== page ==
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NCJ Number: 156022 Find in a Library
Title: International Organized Crime
Journal: Society  Volume:32  Issue:2  Dated:(January/February 1995)  Pages:18-29
Author(s): R Godson; W J Olson
Date Published: 1995
Page Count: 12
Type: Issue Overview
Format: Article
Language: English
Country: United States of America
Annotation: This article defines organized crime and examines its patterns and influence throughout the world, followed by a prediction about its future internationally.
Abstract: Characteristically, organized crime is defined by a more or less formal structure that endures over time, is directed toward a common purpose by a recognizable leadership operating outside the law, is often based on family or ethnic identity, and is prepared to use violence or other means to promote and protect common interests and objectives. Major new characteristics of organized crime at the end of the 20th Century are the global canvas of traditional criminal activity; the growth of transnational links between criminal organizations and between criminal organizations and other groups; and the growing ability of international criminal organizations to threaten the stability of states, to undermine democratic institutions, to hinder economic development, to undermine alliance relationships, and to challenge even a superpower. Although there are a number of major criminal organizations with international connections, two now have a global reach and directly affect U.S. interests: the Colombian cocaine cartels and Chinese criminal groups organized around Triad secret societies. Some of the drug cartels have forged relationships with a number of terrorist organizations, particularly the Sendero Luminoso in Peru and the Revolutionary Armed Forces of Colombia. International criminal groups in the United States and worldwide are likely to expand due to the economics of production, international ungovernability, immigration streams, porous borders, trends in technology, and the relative disorganization of law enforcement.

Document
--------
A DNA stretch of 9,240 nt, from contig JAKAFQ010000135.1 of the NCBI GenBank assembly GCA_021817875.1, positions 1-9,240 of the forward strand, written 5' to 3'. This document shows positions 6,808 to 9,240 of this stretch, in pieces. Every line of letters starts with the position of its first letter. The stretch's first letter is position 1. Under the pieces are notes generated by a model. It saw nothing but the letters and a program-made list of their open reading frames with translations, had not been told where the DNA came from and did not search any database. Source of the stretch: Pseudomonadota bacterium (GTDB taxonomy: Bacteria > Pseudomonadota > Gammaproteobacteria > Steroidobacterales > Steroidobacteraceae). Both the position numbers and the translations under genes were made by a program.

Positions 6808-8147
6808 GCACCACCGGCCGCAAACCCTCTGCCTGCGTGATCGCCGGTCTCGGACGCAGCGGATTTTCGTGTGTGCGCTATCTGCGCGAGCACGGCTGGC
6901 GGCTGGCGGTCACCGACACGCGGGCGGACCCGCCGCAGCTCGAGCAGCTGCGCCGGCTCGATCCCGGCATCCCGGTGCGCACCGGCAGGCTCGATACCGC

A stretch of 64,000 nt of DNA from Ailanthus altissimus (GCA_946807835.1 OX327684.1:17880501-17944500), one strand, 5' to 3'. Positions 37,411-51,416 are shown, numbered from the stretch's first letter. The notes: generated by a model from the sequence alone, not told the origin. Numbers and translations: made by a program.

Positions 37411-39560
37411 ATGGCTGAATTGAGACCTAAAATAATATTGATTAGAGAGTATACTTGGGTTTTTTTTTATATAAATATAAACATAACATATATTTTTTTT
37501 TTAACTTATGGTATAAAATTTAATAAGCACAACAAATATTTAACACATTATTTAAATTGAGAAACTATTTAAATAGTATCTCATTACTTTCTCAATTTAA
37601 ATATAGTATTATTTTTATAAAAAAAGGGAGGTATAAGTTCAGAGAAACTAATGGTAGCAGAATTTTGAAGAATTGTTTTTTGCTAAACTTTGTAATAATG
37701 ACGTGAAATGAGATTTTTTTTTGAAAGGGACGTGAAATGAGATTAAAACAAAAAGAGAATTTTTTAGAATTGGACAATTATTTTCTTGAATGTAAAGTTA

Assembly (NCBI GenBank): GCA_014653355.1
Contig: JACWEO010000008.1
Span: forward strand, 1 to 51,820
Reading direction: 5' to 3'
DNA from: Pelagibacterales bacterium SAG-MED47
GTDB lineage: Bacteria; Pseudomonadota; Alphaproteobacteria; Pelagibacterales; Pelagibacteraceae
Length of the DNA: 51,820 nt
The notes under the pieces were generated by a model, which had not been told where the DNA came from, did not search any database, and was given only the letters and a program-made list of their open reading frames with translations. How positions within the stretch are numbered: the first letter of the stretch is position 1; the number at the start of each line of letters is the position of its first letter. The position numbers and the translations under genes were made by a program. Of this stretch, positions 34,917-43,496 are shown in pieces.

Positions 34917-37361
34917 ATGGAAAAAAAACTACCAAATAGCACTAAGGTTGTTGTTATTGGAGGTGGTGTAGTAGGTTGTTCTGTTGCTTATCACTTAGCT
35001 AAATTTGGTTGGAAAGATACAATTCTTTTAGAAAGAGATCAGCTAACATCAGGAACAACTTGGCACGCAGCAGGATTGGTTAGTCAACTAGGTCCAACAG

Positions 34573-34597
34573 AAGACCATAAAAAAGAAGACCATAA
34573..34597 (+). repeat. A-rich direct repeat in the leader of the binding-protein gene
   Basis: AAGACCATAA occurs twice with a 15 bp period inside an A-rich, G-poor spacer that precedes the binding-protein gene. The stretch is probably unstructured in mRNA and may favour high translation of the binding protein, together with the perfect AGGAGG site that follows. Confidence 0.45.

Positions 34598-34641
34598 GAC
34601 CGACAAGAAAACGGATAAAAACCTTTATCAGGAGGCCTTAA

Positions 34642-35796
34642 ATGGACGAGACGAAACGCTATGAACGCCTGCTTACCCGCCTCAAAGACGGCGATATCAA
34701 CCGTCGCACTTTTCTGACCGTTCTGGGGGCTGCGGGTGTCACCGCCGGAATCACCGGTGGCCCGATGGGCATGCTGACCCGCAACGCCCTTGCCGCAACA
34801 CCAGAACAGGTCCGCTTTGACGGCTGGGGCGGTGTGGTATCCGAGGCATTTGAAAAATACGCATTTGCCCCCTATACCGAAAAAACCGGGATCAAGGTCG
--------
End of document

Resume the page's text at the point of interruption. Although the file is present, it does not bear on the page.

Main Term(s): Criminology
Index Term(s): International drug law enforcement; International terrorism; Organized crime
To cite this abstract, use the following link:
http://www.ncjrs.gov/App/publications/abstract.aspx?ID=156022

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